Risk of Type 1 Diabetes in Children Related to Vitamin D and Sun

Researchers have found that the risk of Type 1 diabetes in children may be strongly associated with Vitamin D and exposure to sunshine.

Low incidence of type 1 diabetes was noted in people living in equatorial regions, while higher incidence was noted in populations at higher latitudes where sunlight was scarcer.

Photosynthesis of vitamin D3 is set in motion by ultraviolet exposure, while this form of vitamin D is also available through diet and supplements. "This is the first study, to our knowledge, to show that higher serum levels of vitamin D are associated with reduced incidence rates of type 1 diabetes worldwide," said Cedric F. Garland, Dr. P.H., professor of Family and Preventive Medicine in the UCSD School of Medicine, and a member of the Moores UCSD Cancer Center.

About 1.5 million Americans cope with type 12 diabetes every day, and type 1 diabetes ranks second only to asthma as the most chronic disease among children. Type 1 diabetes is diagnosed in some 15,000 Americans each year, and causes blindness and kidney failure in youth and middle age.

"This research suggests that childhood type 1 diabetes may be preventable with a modest intake of vitamin D3 (1000 IU/day) for children, ideally with 5 to 10 minutes of sunlight around noontime, when good weather allows," said Garland. "Infants less than a year old should not be given more than 400 IU per day without consulting a doctor. Hats and dark glasses are a good idea to wear when in the sun at any age, and can be used if the child will tolerate them."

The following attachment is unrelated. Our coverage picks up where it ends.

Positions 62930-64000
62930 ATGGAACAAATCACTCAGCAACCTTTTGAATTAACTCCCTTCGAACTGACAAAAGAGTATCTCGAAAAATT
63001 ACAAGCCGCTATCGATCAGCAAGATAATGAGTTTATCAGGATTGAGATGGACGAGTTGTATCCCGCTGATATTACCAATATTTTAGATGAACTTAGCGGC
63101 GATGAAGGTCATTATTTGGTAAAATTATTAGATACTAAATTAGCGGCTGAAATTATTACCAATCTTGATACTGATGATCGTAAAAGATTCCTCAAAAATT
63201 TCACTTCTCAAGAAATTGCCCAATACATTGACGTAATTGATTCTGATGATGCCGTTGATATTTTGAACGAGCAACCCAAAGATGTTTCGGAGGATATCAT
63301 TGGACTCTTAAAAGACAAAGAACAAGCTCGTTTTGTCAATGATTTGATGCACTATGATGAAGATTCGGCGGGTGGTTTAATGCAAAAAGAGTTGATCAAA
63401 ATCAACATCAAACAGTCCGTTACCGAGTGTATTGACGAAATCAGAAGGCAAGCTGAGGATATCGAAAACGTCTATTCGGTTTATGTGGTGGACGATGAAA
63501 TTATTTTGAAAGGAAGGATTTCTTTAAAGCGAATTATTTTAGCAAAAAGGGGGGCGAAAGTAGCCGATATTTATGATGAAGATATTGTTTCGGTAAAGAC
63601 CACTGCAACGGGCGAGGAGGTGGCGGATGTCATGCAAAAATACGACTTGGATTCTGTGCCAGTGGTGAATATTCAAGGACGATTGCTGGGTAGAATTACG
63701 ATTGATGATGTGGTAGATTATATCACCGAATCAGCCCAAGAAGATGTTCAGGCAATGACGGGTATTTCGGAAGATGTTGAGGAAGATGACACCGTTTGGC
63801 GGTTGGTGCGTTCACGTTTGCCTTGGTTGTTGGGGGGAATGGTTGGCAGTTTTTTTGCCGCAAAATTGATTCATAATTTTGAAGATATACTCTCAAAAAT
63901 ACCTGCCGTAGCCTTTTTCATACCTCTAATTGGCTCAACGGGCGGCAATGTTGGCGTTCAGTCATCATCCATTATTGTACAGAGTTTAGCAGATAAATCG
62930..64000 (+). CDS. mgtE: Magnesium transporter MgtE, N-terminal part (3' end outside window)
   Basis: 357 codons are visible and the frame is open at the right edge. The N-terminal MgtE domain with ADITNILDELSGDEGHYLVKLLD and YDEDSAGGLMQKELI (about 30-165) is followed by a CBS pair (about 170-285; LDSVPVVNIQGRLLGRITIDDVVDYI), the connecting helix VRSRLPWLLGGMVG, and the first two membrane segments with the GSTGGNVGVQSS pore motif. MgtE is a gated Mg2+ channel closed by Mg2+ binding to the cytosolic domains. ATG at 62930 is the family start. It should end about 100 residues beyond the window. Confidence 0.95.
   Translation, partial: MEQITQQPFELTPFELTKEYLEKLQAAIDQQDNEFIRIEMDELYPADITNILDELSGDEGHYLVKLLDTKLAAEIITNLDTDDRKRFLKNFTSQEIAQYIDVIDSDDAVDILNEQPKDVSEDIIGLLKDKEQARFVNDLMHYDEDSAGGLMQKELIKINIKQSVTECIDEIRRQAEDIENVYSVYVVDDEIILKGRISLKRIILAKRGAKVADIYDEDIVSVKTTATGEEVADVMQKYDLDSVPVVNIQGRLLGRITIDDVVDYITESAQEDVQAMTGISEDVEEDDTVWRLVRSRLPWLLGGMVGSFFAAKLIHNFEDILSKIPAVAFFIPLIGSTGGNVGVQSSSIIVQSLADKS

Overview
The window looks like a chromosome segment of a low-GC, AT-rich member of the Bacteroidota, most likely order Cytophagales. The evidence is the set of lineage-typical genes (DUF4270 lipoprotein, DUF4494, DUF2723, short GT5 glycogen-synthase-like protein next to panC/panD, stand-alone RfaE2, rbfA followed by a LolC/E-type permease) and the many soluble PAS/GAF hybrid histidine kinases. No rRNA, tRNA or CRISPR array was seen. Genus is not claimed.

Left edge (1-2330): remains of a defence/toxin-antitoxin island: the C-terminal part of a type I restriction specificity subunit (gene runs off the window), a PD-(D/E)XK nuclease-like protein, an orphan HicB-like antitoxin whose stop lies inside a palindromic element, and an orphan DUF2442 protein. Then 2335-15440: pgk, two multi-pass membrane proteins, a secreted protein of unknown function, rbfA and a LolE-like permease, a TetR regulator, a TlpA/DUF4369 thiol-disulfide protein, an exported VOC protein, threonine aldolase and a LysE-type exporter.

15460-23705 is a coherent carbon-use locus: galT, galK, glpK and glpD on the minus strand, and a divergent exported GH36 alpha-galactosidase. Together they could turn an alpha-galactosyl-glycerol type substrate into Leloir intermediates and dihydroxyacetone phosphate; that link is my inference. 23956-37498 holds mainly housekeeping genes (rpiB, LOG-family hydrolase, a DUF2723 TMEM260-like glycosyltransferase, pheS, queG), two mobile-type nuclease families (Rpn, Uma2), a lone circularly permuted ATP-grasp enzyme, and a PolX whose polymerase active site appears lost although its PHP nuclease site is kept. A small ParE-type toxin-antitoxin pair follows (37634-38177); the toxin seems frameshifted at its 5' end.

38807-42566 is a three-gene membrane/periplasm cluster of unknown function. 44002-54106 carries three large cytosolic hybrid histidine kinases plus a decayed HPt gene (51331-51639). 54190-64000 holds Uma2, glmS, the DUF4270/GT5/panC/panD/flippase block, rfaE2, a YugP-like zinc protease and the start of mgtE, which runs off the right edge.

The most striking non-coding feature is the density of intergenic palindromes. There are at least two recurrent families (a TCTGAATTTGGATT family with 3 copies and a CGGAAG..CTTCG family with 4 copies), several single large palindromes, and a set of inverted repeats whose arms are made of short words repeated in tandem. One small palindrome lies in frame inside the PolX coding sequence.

Even after allowing for the fact that equatorial regions will have lower per capita healthcare expenditures than more developed countries, the association of UVB irradiance to incidence of type 1 diabetes remained strong. The researchers created a graph with a vertical axis for diabetes incidence rates, and a horizontal axis for latitude. The latitudes range from -60 for the southern hemisphere, to zero for the equator, to +70 for the northern hemisphere. They then plotted incidence rates for 51 regions according to latitude. The resulting chart was a parabolic curve that looks like a smile.

In the paper the researchers call for public health action to address widespread vitamin D inadequacy in U.S. children.

"This study presents strong epidemiological evidence to suggest that we may be able to prevent new cases of type 1 diabetes," said Garland. "By preventing this disease, we would prevent its many devastating consequences."

The study was published June 5, 2008 in the online version of the scientific journal Diabetologia.